Novel Mass Spectrometry technologies and state of the art instruments
Mass Spectrometry (MS) has the versatility necessary to accomplish the elucidation of the structure-function relationships of biologically relevant RNA and associated proteins. New methods for evaluating the ability of small molecule ligands to affect the structure of RNA substrates, to modulate their binding properties, and ultimately to influence their biological and pharmacologic activities are currently under development. Strategies combining footprinting and crosslinking reagents with MS detection, collectively known as MS3D, have been devised to pursue the 3D structure determination of RNA and ribonucleoprotein complexes that are not readily amenable to traditional high-resolution techniques. New technologies are being developed for sensitive analysis of RNA adducts with extremely low copy-number to enable discovery of rare modifications and for in vivo structural determination of targets immersed in their natural cellular environment.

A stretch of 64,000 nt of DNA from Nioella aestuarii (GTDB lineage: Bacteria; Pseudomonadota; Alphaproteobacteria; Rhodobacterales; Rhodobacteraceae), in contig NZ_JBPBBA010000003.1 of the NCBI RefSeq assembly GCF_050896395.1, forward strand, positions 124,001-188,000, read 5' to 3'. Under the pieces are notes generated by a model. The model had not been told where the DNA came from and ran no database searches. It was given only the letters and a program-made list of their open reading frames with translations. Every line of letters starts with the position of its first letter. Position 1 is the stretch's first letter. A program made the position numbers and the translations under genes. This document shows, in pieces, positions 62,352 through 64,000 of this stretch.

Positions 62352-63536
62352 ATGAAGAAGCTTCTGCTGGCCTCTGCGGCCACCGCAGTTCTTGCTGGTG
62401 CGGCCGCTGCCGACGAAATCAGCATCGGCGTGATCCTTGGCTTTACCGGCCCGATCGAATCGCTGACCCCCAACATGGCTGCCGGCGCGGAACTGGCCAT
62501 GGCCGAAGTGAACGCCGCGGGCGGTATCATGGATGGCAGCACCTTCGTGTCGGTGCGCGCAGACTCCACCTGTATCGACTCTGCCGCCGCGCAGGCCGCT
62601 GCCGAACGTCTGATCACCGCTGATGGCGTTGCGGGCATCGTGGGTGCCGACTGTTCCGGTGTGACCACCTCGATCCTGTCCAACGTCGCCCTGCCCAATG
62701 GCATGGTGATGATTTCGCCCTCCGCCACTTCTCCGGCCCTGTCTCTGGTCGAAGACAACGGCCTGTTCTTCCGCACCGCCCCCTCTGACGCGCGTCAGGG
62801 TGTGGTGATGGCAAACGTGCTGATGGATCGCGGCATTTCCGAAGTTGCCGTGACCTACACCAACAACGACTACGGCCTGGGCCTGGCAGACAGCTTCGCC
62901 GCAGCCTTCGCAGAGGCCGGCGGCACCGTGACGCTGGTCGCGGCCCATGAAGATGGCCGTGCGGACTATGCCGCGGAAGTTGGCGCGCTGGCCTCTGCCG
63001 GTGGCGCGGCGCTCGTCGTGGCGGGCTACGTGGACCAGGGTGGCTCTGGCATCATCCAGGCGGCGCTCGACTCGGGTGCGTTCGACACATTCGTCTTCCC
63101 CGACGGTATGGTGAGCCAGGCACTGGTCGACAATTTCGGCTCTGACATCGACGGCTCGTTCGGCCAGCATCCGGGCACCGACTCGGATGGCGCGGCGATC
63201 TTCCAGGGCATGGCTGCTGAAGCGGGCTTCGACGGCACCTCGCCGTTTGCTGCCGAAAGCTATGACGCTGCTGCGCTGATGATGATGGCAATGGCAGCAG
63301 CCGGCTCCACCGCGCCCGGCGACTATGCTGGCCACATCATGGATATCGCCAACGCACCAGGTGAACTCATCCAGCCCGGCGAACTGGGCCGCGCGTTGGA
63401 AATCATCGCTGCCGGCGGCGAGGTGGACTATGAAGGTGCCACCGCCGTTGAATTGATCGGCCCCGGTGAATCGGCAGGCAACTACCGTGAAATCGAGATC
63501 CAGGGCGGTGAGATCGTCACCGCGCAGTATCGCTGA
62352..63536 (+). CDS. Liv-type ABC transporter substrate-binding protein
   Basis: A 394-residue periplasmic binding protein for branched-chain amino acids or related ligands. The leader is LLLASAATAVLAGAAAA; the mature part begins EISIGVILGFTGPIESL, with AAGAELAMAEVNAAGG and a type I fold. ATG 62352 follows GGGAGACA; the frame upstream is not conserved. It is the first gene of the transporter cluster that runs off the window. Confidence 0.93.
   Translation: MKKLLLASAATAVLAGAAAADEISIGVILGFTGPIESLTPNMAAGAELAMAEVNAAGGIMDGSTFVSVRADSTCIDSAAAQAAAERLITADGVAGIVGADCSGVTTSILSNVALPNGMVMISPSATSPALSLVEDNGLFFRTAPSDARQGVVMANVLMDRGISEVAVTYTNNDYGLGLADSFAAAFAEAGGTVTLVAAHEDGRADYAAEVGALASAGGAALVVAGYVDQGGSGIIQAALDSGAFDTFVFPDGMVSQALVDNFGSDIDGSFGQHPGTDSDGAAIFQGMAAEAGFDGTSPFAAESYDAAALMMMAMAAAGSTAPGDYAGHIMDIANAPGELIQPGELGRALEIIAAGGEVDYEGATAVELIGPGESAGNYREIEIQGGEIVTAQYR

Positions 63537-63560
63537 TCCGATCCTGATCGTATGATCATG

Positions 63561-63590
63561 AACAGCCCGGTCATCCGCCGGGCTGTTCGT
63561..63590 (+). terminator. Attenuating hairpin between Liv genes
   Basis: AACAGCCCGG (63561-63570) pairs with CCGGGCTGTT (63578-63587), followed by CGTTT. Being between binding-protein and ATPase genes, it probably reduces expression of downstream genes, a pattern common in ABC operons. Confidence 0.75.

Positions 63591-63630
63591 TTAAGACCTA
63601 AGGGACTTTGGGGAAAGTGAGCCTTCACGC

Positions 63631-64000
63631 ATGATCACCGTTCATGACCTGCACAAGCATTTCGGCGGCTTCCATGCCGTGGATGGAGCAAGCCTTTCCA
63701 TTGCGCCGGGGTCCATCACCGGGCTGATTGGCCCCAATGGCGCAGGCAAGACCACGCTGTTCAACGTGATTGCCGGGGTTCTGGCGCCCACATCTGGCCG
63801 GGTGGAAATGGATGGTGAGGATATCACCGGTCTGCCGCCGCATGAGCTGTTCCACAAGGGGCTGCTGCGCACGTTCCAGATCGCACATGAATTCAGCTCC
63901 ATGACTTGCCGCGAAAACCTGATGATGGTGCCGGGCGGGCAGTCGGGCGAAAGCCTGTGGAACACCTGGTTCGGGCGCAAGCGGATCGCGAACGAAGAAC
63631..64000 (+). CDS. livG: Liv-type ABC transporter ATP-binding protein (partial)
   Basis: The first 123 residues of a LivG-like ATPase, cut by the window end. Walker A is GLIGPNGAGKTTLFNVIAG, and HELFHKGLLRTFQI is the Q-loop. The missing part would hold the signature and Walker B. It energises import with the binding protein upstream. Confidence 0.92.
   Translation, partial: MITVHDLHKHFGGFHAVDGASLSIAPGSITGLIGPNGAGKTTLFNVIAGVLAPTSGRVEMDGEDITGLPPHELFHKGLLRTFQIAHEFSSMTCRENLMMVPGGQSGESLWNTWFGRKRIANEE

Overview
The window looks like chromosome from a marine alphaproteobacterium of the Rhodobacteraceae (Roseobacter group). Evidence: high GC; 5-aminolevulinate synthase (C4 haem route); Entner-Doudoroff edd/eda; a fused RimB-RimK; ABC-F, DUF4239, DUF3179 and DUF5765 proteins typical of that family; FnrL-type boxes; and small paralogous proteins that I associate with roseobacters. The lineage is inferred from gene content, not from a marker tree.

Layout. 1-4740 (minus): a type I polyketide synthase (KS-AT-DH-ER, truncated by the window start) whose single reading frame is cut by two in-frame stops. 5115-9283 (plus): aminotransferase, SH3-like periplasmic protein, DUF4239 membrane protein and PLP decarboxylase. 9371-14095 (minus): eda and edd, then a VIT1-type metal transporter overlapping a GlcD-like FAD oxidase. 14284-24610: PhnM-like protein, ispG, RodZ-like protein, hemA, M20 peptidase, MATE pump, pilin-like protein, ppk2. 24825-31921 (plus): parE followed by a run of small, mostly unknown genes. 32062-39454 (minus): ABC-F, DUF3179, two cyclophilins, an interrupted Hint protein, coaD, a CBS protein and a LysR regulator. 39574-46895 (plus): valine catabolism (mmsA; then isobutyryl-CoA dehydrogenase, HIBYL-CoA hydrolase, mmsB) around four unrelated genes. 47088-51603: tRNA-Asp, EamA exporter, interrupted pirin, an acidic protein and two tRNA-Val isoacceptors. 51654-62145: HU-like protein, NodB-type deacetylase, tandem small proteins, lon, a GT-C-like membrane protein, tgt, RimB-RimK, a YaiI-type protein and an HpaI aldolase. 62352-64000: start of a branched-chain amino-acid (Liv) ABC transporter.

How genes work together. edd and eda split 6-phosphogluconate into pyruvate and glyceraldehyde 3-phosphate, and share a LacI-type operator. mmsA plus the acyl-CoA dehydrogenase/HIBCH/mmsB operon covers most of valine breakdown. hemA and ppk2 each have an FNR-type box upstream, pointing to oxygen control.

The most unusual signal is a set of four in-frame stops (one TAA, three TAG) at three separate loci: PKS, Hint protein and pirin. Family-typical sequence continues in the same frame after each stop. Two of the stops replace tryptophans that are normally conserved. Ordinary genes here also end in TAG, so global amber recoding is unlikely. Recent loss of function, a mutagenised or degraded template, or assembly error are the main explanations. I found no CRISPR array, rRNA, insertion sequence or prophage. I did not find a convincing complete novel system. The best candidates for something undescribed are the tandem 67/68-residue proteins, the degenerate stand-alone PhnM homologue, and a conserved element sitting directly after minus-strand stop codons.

These efforts are supported by state of the art instrumentation at The RNA Institute:
- A 12 Tesla Fourier transform ion cyclotron resonance (FTICR) mass spectrometer for ultra high-resolution characterization of large protein-RNA complexes involved in gene regulation and viral replication processes
- An Orbitrap mass spectrometer for high-resolution determination of protein-RNA crosslinks capable of revealing the identity of cellular factors involved in RNA-mediated functions
- An ion mobility spectroscopy (IMS) mass spectrometer for investigating the effects of small molecule ligands as possible drug candidates on the conformation of target protein-RNA complexes
- A quadrupole-time of flight (Q-TOF) instrument interfaced with a nanoflow high performance liquid chromatography (nanoLC) system for sensitive detection of low copy number RNA modifications